To get known was a bigger hurdle than to build all the structures, dig and metal the tracks. At least a hundred invitations were written to journalists with an offer of a free guided tour. Also familiarisation was organised for staff of information centres, other tourism operators and accommodation providers. PR started even before construction was completed and only a part of the tracks could be visited. One of the first articles was published already in December 2002 in the tourism paper Look North. Just before the official opening some major newspapers and magazines started to write about the Wairere Boulders. On 12 March 2003, the Dominion of Wellington, on 18 Sept 2003 The Northland Age.
From then on many other papers followed and alerted scientists to the odd nature of the basalt blocks in the Wairere valley as well as the great opportunity to see them on the walking tracks through the Wairere Boulders. e.g. on 1 March 2008 the The Northern Advocate. In 2008 Wairere Boulders reached one of their goals to get qualmarked. The step was announced in the Northern News. A further article on 24 June 2008 followed.
According to the article of the Bay of Islands Chronicle on 8 August 2008, many scientists got alerted to the previously unknown rock formations in the Wairere valley. One of the best articles was written by Jim Eagles of the NZ Herald on 6 Oct 2009. One of the most recent articles was published on 22 Dec 2011 in the ″Bay of Islands Chronicle″.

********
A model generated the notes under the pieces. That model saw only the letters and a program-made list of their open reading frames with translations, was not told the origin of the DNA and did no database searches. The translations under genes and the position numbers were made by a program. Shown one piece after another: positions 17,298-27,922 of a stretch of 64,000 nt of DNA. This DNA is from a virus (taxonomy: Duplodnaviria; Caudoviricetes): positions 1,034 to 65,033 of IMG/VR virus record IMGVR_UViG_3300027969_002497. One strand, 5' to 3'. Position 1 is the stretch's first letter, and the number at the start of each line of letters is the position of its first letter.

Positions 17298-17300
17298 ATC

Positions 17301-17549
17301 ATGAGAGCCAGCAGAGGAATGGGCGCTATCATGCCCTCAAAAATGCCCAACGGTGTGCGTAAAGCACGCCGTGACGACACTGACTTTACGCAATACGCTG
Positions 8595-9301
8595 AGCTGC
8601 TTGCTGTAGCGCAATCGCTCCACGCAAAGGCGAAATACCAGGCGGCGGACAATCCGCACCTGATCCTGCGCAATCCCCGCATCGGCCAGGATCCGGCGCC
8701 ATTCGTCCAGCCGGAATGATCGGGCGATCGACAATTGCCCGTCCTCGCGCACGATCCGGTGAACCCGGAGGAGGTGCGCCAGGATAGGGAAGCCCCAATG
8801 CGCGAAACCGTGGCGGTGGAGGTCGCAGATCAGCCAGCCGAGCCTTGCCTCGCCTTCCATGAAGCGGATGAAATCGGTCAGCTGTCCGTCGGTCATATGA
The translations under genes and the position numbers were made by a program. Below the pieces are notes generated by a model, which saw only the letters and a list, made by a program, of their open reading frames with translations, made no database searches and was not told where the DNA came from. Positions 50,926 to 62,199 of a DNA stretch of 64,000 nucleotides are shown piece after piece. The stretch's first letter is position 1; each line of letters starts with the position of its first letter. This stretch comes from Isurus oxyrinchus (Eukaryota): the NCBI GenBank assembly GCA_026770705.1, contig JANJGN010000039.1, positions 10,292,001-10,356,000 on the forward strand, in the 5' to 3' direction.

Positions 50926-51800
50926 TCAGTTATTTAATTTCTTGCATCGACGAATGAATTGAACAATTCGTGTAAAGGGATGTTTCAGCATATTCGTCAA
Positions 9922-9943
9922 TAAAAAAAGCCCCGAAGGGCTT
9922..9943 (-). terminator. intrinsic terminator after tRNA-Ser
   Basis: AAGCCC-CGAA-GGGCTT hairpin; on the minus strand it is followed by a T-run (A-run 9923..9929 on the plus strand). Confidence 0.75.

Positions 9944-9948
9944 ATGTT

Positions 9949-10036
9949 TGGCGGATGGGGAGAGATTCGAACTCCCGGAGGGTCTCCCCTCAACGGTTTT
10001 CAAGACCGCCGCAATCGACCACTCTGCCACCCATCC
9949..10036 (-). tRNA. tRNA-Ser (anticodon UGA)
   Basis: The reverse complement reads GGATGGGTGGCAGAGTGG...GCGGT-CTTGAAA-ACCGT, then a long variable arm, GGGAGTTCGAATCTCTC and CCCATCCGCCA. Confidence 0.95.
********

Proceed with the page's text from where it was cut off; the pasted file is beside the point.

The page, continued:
The tour company ″Great Sights″ was so impressed by the quality and uniqueness of the Wairere Boulders as an attraction that they decided in 2009 to include the basic walk of the Wairere Boulders into their Hokianga Tour.
Also magazines started to write about the Wairere Boulders. An extensive article written by Elizabeth Light was published in the magazine North and South, March 2005. Other magazines like Autocar, NZ House and Garden, Walking New Zealand followed.
In 2008 Lonely Planet included the Wairere Boulders in the New Zealand edition. In 2009 the German guidebook Michael Müller was one of the first German guidebooks to write about the Wairere Boulders. From 2010 on the attraction can be found in almost every tourism guide in many languages and also on most maps of Northland, New Zealand.
Wairere Boulders also appeared on TV. On 9 January 2007 their park was announced on TV ONE NEWS. On 26 June 2010, they were featured on TV NZs - Country Calendar and seen by around 750,000 viewers. They now are on the TV NZ DVD and the clips on the Country Calendar website have been dropped.
On 15 November 2012 Wairere Boulders was rated rank 16 in the AA 101 Must-Dos for Kiwis. Several papers commented on it.
Wairere Boulders also realised that they were unable to build up their business without a fast internet connection. They decided to contact Rural Link to help build a broadband system in the area. As it was not financially viable for Rural Link to do so, Wairere Boulders contributed a big chunk of money towards the construction of the system, now used by various businesses, 2 schools and over 40 households.
Wairere Boulders was chosen as one of the 6 businesses to take part in the Sustainable Tourism Charter Pilot Programme 2003/2004 organised by the New Zealand Ministry for the Environment and Enterprise Northland Tourism Charter Pilot Project 2003/2004. The park was chosen due to its unusual nature as a tourism attraction, to make sure the future charter will cover a wide range of tourism operations.